Top tips for downsizing your home

Dan Moore / 27 February 2015 ( 08 August 2017 )

Moving home can be stressful at the best of times, although downsizing is arguably worse as you will be moving to a smaller property, with less room for your belongings. This means you will need to be organised – and ruthless...



You should start by going round your home making a list of items you can’t live without. Anything that doesn’t make this list should be considered potentially expendable.

The chances are you’ll have to get rid of a huge number of items, which will take time to organise. To make this as painless as possible give yourself at least three months to thin out your belongings.

Be practical about what you will need

When looking at items to dispose of, be practical. If you’re moving to a flat you won’t need a lawn mower or a ladder. If you’re moving from a three-bed property to a one-bed flat, you’ll have to get rid of the extra beds, mattresses, sheets and the contents of wardrobes and cabinets you’ll be doing away with.

Go through your bedrooms, loft, garage and kitchen. These are all rooms with clutter you can live without. For example, how many mugs do you really need? Do you have tools you’ve never or rarely used? And are there spare TVs, perhaps an exercise bike and other valuable but redundant items lurking in the corner of spare rooms?

Discover our tips for car boot fair success.

Sell, donate or dump?

Sell, recycle or donate, but try not to dump goods in your wheelie bin. You can probably sell the vast majority of items you no longer need, perhaps at boot sales or online via websites such as eBay or Gumtree.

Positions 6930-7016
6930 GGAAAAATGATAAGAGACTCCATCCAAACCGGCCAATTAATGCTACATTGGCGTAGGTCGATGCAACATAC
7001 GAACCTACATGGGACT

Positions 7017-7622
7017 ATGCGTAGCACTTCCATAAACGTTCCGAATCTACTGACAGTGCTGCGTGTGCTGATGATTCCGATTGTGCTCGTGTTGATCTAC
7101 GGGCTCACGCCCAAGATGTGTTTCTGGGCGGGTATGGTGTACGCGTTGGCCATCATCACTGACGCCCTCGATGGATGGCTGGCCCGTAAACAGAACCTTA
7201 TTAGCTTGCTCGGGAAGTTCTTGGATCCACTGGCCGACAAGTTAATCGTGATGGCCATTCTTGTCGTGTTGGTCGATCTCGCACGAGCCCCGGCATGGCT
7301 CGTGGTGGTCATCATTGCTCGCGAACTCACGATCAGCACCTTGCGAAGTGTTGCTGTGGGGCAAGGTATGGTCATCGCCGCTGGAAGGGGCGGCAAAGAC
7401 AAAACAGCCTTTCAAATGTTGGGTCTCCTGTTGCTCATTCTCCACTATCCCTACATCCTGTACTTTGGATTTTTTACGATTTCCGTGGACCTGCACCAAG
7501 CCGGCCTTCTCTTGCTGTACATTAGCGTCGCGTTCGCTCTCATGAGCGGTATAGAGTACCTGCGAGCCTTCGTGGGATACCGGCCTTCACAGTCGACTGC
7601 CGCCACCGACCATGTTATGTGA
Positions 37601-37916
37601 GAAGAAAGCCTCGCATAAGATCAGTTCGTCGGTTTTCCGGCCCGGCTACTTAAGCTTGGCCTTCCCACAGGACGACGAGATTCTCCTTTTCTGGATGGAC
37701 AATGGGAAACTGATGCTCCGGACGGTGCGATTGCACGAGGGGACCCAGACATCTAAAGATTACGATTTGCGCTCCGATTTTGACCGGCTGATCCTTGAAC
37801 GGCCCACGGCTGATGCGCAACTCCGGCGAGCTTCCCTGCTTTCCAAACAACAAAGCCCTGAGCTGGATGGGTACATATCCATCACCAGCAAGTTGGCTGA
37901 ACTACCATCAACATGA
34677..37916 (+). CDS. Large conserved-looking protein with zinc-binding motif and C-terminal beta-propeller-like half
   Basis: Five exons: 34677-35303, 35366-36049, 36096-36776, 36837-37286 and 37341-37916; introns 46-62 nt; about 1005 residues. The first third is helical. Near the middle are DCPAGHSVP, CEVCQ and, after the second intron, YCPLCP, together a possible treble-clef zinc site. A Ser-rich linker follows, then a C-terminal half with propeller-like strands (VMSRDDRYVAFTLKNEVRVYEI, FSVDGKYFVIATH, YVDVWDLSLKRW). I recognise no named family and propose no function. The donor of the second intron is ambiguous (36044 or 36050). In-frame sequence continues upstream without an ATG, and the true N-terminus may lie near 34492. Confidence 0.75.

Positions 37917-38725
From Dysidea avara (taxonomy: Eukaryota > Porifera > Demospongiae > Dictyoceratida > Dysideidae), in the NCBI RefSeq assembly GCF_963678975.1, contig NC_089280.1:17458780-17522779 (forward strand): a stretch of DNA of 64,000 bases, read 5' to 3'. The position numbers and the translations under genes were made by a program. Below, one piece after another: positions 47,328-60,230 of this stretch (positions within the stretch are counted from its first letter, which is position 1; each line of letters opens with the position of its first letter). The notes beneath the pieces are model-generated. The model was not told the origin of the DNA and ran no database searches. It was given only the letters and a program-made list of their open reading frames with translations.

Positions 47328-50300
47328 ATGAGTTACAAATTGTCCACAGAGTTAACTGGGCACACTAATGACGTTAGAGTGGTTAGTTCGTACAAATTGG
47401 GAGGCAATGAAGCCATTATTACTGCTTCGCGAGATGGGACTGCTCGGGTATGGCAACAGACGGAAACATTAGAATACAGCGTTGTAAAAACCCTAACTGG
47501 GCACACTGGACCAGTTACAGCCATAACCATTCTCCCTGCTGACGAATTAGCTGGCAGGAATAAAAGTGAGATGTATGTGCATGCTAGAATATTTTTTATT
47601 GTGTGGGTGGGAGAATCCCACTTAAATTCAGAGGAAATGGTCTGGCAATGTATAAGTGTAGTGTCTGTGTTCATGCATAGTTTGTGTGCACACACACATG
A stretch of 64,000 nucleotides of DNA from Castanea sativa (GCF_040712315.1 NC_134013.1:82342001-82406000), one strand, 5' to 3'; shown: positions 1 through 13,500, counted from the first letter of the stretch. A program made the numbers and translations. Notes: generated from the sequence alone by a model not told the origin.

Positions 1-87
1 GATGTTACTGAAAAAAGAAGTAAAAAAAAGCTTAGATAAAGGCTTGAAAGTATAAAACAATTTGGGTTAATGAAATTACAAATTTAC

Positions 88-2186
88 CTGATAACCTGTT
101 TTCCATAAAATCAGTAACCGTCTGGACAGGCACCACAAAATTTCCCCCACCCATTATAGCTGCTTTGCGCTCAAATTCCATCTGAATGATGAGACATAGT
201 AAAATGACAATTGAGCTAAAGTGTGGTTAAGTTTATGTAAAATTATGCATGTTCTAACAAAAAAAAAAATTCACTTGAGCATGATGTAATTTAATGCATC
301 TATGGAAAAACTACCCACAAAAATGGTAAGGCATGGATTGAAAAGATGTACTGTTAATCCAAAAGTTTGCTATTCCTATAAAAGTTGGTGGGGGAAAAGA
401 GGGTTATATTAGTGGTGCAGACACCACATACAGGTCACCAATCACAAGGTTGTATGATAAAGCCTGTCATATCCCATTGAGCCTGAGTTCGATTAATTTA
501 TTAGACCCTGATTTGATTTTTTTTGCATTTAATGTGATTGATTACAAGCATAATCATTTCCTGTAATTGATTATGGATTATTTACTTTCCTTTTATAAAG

If you don’t want to go to the trouble of selling things, charities will be happy to take most stuff off your hands. They’ll welcome clothes, bedding and other items you may feel aren’t good enough to sell or give away.

Certain items will be more difficult to get rid of. Charities may be unwilling to take electronic devices, such as TVs, on health and safety grounds, so unless you can sell them, you’ll need to offload them another way. Call your local council and ask their advice, or take them to your nearest council recycling centre. 

Five sites where you can sell unwanted clutter. 

Establish what room you have

Once you’ve settled on a specific type of property, draw up a realistic floor plan so you can see what will fit in each room without it being too cluttered.

When you move, the chances are your new place will be crowded with boxes full of your belongings for some time. The last thing you’ll want to do is open one and find it’s full of stuff you really should have got shot of, but is now cluttering up your new home.

21 steps to decluttering your house.

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The opinions expressed are those of the author and are not held by Saga unless specifically stated.

The material is for general information only and does not constitute investment, tax, legal, medical or other form of advice. You should not rely on this information to make (or refrain from making) any decisions. Always obtain independent, professional advice for your own particular situation.